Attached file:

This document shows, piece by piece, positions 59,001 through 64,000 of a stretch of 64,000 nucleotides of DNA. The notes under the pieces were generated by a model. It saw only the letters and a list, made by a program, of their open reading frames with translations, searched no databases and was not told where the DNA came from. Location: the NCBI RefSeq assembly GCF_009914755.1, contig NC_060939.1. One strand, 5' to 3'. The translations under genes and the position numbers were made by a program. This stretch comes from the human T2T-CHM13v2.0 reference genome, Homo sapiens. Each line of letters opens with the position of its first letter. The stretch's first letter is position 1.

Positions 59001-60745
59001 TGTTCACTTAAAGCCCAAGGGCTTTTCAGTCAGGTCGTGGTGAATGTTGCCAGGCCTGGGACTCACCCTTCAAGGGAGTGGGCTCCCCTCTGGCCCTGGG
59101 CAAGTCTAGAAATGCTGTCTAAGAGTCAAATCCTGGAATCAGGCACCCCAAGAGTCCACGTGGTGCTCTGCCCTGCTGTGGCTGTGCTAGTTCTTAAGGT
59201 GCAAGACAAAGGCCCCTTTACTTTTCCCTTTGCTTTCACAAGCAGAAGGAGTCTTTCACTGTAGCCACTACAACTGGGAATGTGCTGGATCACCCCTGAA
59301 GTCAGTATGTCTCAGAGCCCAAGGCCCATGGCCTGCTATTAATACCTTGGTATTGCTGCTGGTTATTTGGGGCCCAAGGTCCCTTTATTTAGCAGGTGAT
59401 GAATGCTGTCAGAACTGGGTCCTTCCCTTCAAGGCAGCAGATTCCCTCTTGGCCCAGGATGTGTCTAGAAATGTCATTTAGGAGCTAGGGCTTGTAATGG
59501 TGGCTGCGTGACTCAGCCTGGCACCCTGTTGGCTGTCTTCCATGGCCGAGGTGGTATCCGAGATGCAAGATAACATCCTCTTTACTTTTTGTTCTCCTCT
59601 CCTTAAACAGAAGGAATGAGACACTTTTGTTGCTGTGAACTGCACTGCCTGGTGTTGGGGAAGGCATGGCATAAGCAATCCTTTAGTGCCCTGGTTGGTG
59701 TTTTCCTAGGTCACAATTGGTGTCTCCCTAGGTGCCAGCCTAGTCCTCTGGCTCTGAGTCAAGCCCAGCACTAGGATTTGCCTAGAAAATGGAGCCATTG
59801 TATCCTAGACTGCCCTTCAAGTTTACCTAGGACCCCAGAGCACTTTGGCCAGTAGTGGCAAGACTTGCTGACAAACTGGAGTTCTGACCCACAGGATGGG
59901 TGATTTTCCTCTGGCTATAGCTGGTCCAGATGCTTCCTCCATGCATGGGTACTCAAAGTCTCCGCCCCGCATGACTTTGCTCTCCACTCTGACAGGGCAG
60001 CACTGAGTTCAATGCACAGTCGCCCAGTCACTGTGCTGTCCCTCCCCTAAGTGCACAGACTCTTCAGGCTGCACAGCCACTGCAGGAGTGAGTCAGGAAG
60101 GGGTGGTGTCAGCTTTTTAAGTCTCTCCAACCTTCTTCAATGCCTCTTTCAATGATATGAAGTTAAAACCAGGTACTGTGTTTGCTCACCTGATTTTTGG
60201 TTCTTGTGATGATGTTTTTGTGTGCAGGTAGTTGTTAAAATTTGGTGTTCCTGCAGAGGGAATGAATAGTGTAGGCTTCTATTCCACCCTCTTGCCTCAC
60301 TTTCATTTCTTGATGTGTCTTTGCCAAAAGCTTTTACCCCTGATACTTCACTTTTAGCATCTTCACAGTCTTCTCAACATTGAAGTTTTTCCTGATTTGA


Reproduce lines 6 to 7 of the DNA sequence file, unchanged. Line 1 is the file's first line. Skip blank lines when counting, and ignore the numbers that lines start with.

59301 GTCAGTATGTCTCAGAGCCCAAGGCCCATGGCCTGCTATTAATACCTTGGTATTGCTGCTGGTTATTTGGGGCCCAAGGTCCCTTTATTTAGCAGGTGAT
59401 GAATGCTGTCAGAACTGGGTCCTTCCCTTCAAGGCAGCAGATTCCCTCTTGGCCCAGGATGTGTCTAGAAATGTCATTTAGGAGCTAGGGCTTGTAATGG